Royal Dutch Shell is to pay tens of millions of pounds in compensation to 15,000 Nigerian fishermen affected by two huge oil spills. The out of court deal, believed to be the biggest of its kind, ends a three year legal battle.
The Anglo-Dutch oil company has agreed payouts averaging £2,000 each to the fishermen in the Bodo region of the Niger delta, as part of a compensation package worth £55 million ($83 million) for what it called two “highly regrettable” spills in 2008
The deal settles a lawsuit brought against Shell in London over leaks in the Bomu-Bonny pipeline that caused environmental damage to rural coastal settlements of 49,000 people living in 35 villages, many of whom are subsistence farmers and fishermen.
The agreement is thought to be the biggest out of court settlement related to a Nigerian oil spill and the first time thousands of individual Nigerians will receive direct compensation for one.
Some 15,600 people, including 2,000 children, will within weeks receive payments averaging £2,200 each, a sum equivalent to more than 30 times the minimum monthly wage in Nigeria, where 70 percent of the population live below the poverty line. The rest of an agreed £55 million compensation package will go to the community.
Shell Petroleum Development Company of Nigeria (SPDC), a Shell subsidiary, had admitted liability for spills of 4,000 barrels caused by operational failures but later withdrew those estimates, conceding they underestimated the extent of the leaks.
Leigh Day, lawyers representing the claimants, said 500,000 barrels had leaked, damaging 600,000 hectares of mangrove swamp. It alleged that the spills were so devastating that the local fishing industry almost ground to a halt and said Shell had originally offered just £4,000 to the entire Bodo community before the villagers sought legal action in London. Although it welcomed the outcome, the law firm said it was “deeply disappointing that Shell took six years to take the case seriously”.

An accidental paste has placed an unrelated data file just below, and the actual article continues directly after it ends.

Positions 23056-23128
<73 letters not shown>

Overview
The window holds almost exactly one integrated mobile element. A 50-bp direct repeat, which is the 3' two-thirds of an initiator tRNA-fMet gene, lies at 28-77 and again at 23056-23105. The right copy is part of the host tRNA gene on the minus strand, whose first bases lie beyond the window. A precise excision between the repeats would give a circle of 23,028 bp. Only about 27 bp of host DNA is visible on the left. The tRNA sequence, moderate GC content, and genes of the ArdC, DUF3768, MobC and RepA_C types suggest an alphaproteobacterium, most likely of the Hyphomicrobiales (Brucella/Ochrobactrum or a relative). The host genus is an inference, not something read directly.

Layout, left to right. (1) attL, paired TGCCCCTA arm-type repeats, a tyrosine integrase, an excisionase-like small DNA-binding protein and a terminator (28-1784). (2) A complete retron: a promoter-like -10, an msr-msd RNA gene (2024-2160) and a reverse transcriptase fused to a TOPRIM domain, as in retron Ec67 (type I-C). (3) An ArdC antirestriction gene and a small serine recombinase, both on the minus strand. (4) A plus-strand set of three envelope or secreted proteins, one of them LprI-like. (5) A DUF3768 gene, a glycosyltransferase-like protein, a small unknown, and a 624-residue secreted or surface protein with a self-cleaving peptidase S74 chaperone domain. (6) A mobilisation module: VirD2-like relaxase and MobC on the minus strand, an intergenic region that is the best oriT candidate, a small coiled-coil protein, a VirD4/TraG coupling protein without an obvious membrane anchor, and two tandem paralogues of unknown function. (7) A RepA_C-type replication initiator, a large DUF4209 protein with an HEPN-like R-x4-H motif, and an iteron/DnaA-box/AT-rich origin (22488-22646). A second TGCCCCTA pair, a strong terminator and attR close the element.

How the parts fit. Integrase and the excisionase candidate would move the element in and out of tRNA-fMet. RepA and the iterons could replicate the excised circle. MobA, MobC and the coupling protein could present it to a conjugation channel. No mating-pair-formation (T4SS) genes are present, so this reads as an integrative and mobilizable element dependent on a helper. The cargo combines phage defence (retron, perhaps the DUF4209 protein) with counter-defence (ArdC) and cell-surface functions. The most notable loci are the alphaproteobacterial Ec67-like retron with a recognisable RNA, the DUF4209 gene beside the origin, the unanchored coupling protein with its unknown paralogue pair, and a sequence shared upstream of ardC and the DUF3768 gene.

Mutiu Sunmonu, managing director of SPDC, said it was “pleased” to have reached agreement and clean-up work would begin soon.
Human rights group Amnesty International called the settlement “an important victory for the victims of corporate negligence”.
But some activists were disappointed that the case did not go to court where it could have set a legal precedent for settlements of this kind within the UK legal system involving spills that have occurred abroad.
“This way they lose the legal precedent but the UK court system is still delivering what is by far the biggest payout so far,” said Joseph Hurst-Croft, executive director of the Stakeholder Democracy Network, which works with communities in the Niger Delta.